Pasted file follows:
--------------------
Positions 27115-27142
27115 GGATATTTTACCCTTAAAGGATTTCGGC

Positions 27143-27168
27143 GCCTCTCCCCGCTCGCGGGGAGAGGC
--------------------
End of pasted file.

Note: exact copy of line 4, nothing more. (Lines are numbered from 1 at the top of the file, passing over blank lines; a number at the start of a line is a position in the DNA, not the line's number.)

27143 GCCTCTCCCCGCTCGCGGGGAGAGGC